Split hem sacks: Named Inari Tee dresses x three
I didn't pay any attention to the Named Inari pattern when it came out, none at all.
If I noticed it at all, I would have dismissed it as the modelled pictures are a style I would never see myself in - I don't wear crop tops, I don't wear all white and I don't wear knee socks of any colour, certainly not pale purple.
Then Inari dresses started popping up everywhere online. Clearly other sewists had spotted what I could not, a dress that's basically a sack with some lovely style lines. The curved side seam, the split hem and the subtle cocoon shape. So very classic and so wearable.
I became obsessed with wanting my own Inari and bought the PDF pattern, printed it out straight away and went home to glue. (Postage from Finland to Australia, then having to add my own seam allowances did not appeal.)
This is where things started to go a bit wrong. The pattern is not nested, although you get all sizes there are only two sizes to each file and they overlap. The pattern pages are not numbered for assembly so you have to make sure not to get the pages out of order as they come out of the printer. I stuffed this up and had to reprint half the pattern again the next day.
I pushed on, cut a size 38, adding two inches in length, and sewed it up in a lovely cotton slub voile from, surprisingly, Spotlight. The instructions are good, very straightforward and it all came together well.
I did notice that it seemed a bit tight, especially over the hips and that the neckline but I liked how it looked in the mirror, I made a tie for the waist before deciding that was too tight and uncomfortable.
I wore it work, got some nice compliments and took these pics with a yellow wall outside the office.
But, but...the more times I wore it, the more I noticed how tight it was, especially across the chest. I didn't have a full range of arm movement. I assumed I'd made the wrong size and decided to go up next time I made it.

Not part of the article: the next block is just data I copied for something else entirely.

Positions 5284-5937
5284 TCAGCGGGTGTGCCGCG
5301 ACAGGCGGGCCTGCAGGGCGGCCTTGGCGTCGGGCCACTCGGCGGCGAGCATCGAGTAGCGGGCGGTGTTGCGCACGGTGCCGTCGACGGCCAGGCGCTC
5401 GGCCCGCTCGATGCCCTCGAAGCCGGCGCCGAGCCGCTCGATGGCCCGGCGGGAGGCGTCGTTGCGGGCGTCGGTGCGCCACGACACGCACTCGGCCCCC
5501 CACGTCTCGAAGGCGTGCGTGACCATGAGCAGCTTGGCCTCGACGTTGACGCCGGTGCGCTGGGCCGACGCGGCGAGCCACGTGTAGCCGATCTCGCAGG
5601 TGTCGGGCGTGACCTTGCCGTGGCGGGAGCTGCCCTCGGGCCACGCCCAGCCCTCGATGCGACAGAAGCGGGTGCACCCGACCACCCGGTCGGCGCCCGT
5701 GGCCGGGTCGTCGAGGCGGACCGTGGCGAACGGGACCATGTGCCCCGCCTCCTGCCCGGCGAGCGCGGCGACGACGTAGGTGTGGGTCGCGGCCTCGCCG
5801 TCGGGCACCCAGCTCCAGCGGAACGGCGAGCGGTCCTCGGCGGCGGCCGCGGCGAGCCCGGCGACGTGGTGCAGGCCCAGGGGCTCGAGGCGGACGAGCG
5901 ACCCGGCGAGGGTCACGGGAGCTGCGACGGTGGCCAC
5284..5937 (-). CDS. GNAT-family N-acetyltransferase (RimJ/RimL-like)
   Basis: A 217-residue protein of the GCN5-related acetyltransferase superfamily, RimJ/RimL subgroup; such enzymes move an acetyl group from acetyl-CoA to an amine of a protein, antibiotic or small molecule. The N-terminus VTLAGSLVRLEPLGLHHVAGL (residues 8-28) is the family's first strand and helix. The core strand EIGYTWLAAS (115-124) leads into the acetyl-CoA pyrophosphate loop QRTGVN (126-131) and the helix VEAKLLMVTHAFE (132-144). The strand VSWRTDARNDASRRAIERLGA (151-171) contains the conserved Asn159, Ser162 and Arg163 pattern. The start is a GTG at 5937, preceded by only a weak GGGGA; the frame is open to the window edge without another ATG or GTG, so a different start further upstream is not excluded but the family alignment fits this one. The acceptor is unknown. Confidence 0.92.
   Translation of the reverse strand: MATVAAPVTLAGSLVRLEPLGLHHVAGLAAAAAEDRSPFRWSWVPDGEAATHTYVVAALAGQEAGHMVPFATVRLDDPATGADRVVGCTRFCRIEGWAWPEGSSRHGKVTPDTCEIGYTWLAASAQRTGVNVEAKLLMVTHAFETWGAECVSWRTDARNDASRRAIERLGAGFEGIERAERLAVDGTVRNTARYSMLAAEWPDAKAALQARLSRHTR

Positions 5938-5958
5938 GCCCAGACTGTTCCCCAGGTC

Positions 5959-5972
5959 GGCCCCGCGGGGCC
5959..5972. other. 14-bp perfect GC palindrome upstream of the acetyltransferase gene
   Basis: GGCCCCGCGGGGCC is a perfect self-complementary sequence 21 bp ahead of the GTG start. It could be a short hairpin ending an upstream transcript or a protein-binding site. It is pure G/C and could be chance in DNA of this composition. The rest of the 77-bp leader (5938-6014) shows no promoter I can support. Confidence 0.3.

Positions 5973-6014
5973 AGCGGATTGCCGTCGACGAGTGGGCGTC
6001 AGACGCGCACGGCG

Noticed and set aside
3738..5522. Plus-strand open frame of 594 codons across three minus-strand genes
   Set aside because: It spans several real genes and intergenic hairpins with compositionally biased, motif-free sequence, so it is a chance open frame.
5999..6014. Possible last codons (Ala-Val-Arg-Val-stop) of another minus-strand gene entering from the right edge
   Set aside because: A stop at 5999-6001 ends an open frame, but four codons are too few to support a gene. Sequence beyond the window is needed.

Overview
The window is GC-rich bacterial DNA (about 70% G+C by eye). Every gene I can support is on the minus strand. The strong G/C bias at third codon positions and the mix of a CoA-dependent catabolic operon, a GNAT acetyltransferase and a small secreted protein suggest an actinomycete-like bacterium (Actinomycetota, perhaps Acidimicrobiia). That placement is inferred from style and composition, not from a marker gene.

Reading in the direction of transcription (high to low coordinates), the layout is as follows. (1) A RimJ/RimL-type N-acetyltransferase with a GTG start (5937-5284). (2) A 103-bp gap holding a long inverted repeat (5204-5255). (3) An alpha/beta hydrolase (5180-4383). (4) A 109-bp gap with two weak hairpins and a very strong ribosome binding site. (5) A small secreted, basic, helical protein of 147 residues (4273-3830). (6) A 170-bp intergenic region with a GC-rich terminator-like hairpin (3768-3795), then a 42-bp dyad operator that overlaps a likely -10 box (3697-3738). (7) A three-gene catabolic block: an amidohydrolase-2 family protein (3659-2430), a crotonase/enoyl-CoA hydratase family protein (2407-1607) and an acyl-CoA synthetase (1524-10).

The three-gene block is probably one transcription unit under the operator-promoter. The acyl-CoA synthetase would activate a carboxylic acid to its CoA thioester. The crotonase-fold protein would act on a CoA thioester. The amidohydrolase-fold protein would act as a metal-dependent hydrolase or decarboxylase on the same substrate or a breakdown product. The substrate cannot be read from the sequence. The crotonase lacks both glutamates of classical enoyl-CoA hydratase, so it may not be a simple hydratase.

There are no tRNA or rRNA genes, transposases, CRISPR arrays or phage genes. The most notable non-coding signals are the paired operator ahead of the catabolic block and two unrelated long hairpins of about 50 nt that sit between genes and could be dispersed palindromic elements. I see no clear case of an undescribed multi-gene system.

The final straw was when I was in Sydney in February in steaming humidity, tired and jet lagged from coming across the country. The dress clung across my hips in the heat, the neckline felt like it was choking me and I had to reluctantly accept that this project, much as I loved this fabric and how it looked, was not a success.
While in Sydney though, I popped into Tessuti in Surry Hills and bought some fabric for the next Inari.
In the meantime, I decided to try it again in a cheap knit fabric.
I printed the 42, another 16 pages, glued, cut, sewed, this time in a cheap, very wide striped knit, bought at ClearIT in Brunswick Street last year.
I'd gone up two sizes, and I'd used a stretch fabric - what go wrong? Well nothing, size wise. Very roomy.
But no cigar yet.
Firstly there's the stripe matching. I cut out so carefully, finding a point under the armscye to match, carefully checking front and back pieces were cut at the same spot. I used pin after pin matching the side seams on the each side. And they do match, well.
But if you look carefully, they are not parallel. They slope up towards the right. Obviously when I cut the fabric on the fold, something shifted. Rookie mistake I suppose. Oh well, I told myself if it was in shop, people would think that was a design feature.